From guiding for Goliath tigerfish in the Central African Republic (CAR), to guiding in Cameroon and Tanzania with African Waters for Nile perch and tigerfish respectively, you’d be hard-pressed to find a more accomplished fly fishing guide than Greg Ghaui across Central and East Africa. For our issue 33 High Fives, We caught up with him in a lull between safaris.


5 best things about where you guide? 

  1. The quality of the soup (in-camp joke) and firewood in Tanzania – the only elements that can be guaranteed when tiger fishing.
  2. The crystal-clean water of the Faro River in Cameroon and the Chinko and Vovodo rivers in the CAR. Evidence and reminder of how all rivers in Africa should be in the dry season.
  3. A cold beer and a warm shower in the fishing camp in Cameroon, extra-special in the land of the cold shower and warm beer.
  4. The fact that I can guide in my home waters in Tanzania, and work with my cousin Ed Ghaui in the CAR takes it beyond a job. Blood is thicker than water!
  5. Everywhere I have guided is a huge distinct wildlife area. The access to and freedom within these areas was the initial attraction to guiding, and is still the driving force behind me doing it now.



5 items you don’t leave home without before making a mission?

  1. Binoculars for breathtaking closeups.
  2. A SeedCo bucket hat for sun protection.
  3. A kikoi for a versatile towel/blanket/wrap garment.
  4. A lighter so I don’t end up trying to short circuit a car battery over some petrol-soaked grass trying to light a fire again.
  5. A notebook for jotting down what is seen, done, and said.
Greg Ghaui
Greg Ghaui in the chopper coming in to land at Chinko. Photo Nick Bowles

5 things you’re loving right now?

  1. Farming through the Regenerative Agriculture framework. There are so many changes to make and so much to be excited about. I balance out guiding with stints on the family farm in Tanzania, and this movement has really captured my interest.
  2. Amateur botany. Knowing and recognising big and beautiful trees is like finding long lost friends. And following that, it’s an easy way to make new friends!
  3. Walking guiding – another avenue to secure time in the bush, capitalising on a foundation from fly fishing guiding.
  4. Motorcycle missions and maintenance. Makes A to B much more fun, and opens up routes C through to Z.
  5. Hennessy Hammocks. These appeal to the minimalist in me while actually adding dimensions of value to a mission – no compromises here.
Greg Ghaui and client with a massive Nile perch in Cameroon
Greg Ghaui and and African Waters client with a massive Nile perch in Cameroon

5 indispensable flies for saltwater?

  1. An original Stu Harley Shake
  2. A tan over white EP Fibre baitfish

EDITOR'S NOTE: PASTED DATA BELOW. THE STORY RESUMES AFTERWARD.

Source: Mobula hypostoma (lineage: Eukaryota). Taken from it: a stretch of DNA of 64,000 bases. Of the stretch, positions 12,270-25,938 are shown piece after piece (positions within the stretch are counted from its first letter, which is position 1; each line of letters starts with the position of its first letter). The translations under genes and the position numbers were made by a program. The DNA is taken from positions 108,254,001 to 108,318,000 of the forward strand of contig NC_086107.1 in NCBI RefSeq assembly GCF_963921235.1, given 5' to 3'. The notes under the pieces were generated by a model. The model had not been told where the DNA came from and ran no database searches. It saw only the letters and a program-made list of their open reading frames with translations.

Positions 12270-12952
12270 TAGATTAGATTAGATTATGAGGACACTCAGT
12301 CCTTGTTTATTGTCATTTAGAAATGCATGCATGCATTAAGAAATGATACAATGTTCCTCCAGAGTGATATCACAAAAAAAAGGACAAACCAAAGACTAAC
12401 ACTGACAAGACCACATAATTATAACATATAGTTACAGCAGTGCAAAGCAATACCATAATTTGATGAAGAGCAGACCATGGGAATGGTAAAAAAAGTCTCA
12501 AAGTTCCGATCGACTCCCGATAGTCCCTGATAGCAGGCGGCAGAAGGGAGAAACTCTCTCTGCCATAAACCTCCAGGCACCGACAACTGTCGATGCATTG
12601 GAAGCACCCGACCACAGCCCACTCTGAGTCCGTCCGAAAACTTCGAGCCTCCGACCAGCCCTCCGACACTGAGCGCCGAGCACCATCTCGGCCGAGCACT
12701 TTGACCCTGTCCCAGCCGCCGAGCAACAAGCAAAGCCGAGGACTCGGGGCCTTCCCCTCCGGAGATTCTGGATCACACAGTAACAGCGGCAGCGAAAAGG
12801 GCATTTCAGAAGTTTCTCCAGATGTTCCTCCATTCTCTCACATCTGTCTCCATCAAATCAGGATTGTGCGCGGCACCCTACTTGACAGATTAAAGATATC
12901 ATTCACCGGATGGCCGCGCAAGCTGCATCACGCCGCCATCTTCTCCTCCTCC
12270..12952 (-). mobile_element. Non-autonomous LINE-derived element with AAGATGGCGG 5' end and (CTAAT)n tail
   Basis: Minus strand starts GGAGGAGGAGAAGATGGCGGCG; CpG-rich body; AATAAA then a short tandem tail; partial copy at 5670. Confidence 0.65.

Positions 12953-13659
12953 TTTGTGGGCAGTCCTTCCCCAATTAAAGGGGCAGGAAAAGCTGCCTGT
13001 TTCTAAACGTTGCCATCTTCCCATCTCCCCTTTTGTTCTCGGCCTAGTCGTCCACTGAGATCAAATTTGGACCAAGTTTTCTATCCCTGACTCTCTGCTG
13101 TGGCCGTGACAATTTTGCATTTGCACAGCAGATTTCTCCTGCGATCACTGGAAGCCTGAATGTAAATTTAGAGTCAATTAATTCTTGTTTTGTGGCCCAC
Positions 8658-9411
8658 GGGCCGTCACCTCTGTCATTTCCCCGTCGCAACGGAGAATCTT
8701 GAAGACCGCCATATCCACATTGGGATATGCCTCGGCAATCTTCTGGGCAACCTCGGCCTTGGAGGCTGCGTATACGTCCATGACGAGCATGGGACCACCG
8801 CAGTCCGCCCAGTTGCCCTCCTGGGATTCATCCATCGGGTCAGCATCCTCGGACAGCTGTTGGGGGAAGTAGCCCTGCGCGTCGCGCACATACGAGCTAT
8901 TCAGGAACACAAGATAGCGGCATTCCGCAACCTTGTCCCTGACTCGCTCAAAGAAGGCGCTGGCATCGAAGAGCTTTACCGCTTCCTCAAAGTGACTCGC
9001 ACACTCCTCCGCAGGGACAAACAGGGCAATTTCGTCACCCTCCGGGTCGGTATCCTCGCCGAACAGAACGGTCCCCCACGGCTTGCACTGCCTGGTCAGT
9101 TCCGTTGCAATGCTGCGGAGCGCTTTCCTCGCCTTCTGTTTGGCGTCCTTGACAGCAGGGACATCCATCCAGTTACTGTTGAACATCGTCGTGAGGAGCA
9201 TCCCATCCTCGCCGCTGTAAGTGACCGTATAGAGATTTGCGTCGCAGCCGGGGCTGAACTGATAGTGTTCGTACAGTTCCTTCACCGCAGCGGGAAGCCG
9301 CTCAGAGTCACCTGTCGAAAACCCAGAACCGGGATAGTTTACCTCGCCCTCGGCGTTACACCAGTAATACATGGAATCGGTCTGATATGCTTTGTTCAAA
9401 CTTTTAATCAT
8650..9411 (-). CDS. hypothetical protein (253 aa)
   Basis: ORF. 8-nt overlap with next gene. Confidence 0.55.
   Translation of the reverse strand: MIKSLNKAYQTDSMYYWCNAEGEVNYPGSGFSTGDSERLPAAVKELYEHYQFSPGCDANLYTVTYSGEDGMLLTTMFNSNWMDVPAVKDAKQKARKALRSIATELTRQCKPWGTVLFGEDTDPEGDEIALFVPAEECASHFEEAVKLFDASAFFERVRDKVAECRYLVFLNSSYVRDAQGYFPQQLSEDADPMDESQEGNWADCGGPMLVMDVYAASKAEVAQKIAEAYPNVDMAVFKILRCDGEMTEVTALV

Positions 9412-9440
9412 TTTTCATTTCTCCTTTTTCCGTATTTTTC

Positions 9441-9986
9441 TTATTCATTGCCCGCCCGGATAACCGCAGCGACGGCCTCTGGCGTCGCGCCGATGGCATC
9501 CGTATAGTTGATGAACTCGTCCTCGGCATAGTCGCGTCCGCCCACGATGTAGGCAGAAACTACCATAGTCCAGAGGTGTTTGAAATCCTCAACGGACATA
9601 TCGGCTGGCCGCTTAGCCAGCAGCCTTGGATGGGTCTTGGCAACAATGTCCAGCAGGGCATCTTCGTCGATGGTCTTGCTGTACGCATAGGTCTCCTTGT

3. A light-coloured Clouser
  4. A versatile crab pattern
  5. A mantis shrimp



5 indispensable flies for freshwater?

  1. An original Stu Harley Shake
  2. An olive brush fly
  3. A tan Puma baitfish
  4. A huge leggy terrestrial
  5. A hotspot nymph

5 favourite fly fishing destinations across Africa?

  1. The Mnyera and Ruhudji rivers in Tanzania for a full dose of tigerfish trials.
  2. The Chinko wilderness in the CAR for a frontier adventure.
  3. The Faro River in Cameroon for sheer variety.
  4. Sette Cama in Gabon for raw excess.
  5. The Red Sea in Sudan for timeless flats and pinnacle wading.
Greg and client Richard Vainer with a fantastic Goliath tigerfish at Camp Chinko, CAR. Photo Nick Bowles.
Greg and client Richard Vainer with a fantastic Goliath tigerfish at Camp Chinko, CAR. Photo Nick Bowles.

5 of the most difficult guiding experiences so far?

  1. Trying to front up in the grip of Malaria. Finding myself wearing my rain jacket for warmth at midday in the Kilombero raised a few red flags, and had me waving a white one.
  2. After days of being on some clients’ backs to be quicker and harder on the hook set for big tigerfish, I have had a few of them lock down and hang on until the leader exploded when a really big fish came knocking. Finding the words to delicately explain that that wasn’t quite what I meant (without exacerbating the trauma) was difficult.
  3. While trying to unsnag a client’s fly, I once snapped the leader at the same time as the top three rod sections came loose. Turning and handing back just the butt section to the client who enlisted my “help” was not easy.
  4. Some of the remote pre-season camp preparations have been truly testing; when backed into a corner by deadlines and logistical constraints, the only way is to come out swinging. This is the dark shadow of the shiny guiding limelight that people probably don’t ever really understand, but is a huge part of it and always produces some of the most valuable events.
  5. As exciting as being a part of opening up a new destination is, it can be difficult not having many of the answers or not having much of a framework to fall back on when it is inevitably tough, or there are fish everywhere that no one knows how to catch yet. And that often all falls on the guide, as the expectations somehow remain the same!


Get stuck into the rest of Greg’s High Fives in issue 33 below. As always, it’s free.




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